I had a caller
from North Texas last Saturday who had a unique issue. She was going through a divorce and last January traded in a Porsche for a pre-owned Lexus in Louisiana. The only problem was the Porsche was in her soon-to-be ex-husbandís name and he has not surrendered the title to the car. After nine months, the dealership became hostile with her, and it is hard to blame them. They have been sitting on a Porsche they cannot sell all this time, and I am sure it has dropped in value. No doubt it will take numerous attorneys to sort this out.
Two mistakes were made here. The lady should never have traded the car without having the title. In the eyes of the law, she traded in a car she did not own, which is a fraud, even though she has a divorce decree awarding the car. Second, the dealership should have never accepted the Porsche without a title, nor should they have given her the Lexus. Car titles are the same as cash and should be treated as such.
Step one in keeping your car papers in order is putting them in a safe place and remembering where you put them. I cannot tell you how many times people had lost their titles when it came time to trade or sell their cars. Getting duplicate titles is never easy, and it is seldom a quick process. It is more complicated if the vehicle ever had a lien, it must be proven that the lien was paid. If the last lienholder is no longer in business, you have a real mess on your hands.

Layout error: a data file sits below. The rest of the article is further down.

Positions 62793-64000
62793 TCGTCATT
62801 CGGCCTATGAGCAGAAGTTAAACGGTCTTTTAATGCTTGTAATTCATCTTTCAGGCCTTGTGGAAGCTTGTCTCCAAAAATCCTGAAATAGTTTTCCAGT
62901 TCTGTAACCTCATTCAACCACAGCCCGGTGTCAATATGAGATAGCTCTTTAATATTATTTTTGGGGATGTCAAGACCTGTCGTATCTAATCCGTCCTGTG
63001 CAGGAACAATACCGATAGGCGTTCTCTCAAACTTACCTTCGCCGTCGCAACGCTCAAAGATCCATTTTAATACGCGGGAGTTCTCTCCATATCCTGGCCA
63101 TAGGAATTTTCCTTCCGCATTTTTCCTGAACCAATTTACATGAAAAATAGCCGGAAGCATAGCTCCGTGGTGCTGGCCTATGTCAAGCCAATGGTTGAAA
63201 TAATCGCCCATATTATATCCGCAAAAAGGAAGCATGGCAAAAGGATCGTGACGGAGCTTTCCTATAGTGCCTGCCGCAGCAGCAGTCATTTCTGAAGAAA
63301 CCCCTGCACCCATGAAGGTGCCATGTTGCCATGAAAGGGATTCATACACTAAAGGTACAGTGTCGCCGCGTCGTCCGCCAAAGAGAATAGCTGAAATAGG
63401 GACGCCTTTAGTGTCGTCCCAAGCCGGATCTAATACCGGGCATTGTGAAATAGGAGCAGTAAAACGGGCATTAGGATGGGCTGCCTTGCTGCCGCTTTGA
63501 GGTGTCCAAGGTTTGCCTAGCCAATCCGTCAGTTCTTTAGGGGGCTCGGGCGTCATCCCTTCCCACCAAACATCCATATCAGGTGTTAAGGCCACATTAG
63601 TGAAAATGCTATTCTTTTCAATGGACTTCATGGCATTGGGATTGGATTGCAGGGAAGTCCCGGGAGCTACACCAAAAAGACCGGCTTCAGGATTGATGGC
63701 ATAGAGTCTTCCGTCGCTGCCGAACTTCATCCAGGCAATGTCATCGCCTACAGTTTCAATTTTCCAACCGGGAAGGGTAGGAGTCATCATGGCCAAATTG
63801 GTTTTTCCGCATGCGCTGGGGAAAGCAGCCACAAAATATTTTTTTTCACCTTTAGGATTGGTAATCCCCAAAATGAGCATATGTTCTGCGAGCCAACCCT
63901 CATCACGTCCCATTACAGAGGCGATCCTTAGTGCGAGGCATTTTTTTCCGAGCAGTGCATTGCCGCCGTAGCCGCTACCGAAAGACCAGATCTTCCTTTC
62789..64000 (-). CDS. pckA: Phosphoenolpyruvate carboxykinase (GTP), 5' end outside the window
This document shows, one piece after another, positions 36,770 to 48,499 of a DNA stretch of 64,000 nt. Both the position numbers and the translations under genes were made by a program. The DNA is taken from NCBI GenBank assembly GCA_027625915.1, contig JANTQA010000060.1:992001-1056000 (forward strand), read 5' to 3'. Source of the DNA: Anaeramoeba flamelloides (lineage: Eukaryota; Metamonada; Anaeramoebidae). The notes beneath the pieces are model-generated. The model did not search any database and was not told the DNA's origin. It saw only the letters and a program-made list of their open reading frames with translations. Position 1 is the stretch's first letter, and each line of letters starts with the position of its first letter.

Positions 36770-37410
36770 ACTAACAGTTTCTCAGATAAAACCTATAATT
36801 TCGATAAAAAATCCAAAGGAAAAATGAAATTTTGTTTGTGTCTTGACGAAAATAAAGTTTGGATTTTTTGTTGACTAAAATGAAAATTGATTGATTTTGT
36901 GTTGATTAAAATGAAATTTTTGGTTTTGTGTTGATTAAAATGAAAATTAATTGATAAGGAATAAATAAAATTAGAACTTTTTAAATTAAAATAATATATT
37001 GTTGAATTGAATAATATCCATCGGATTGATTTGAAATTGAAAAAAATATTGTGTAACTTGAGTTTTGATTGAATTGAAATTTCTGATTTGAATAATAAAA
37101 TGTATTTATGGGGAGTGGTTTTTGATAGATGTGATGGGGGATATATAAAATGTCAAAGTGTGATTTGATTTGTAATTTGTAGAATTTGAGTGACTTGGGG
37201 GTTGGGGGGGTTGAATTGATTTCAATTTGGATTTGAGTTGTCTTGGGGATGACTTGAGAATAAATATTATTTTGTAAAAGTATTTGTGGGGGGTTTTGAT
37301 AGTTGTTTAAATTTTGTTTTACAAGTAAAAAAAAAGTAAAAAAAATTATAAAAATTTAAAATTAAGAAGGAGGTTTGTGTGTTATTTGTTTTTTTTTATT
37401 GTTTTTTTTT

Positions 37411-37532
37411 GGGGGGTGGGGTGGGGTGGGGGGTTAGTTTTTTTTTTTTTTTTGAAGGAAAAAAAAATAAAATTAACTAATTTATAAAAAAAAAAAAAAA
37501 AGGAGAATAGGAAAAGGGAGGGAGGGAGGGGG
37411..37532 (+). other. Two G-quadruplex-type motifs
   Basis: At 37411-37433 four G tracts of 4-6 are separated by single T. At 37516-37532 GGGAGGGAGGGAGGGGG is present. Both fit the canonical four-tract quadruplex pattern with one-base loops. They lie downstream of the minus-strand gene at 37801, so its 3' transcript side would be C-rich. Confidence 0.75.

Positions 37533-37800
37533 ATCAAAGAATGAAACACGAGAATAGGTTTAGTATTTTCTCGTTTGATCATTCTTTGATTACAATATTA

It is important to note too, that non-negotiable or copies of titles are worthless. Many states will send you a non-negotiable title for your records, while the original goes to the lienholder until the vehicle is paid off.
State Laws Vary
In most states, you cannot trade in a car unless it is in your name. I have seen many cases where a relative has given them a car, handed them over the title and the car, and everyone thought the car then belonged to the recipient. In many states, like Texas, that title has to be taken to a County Tax Office and the title transferred to the new owner. This requires the recipient to pay sales tax and registration.
Unfortunately, we do not have uniform car titles in the United States, although I have pushed for this for many years. Every state issues its own titles and laws can vary greatly. It is always a good idea to check with your DMV or Tax Assessor Collectors office if you have questions. Dealerships have become increasingly proficient at advising people on title matters, too. The main thing is to do your homework upfront before it becomes time to get rid of your old car.
A couple of other notes: If you have a car with a salvage or ďbrandedĒ title, disclose that information up front to the purchaser or to the dealership if you are going to trade it in. Also, never ever purchase a car and hand over money on the promise of getting a title.
Having all your ducks in a row when trading in a car will save you a lot of grief down the road, and help you avoid any legal situations.
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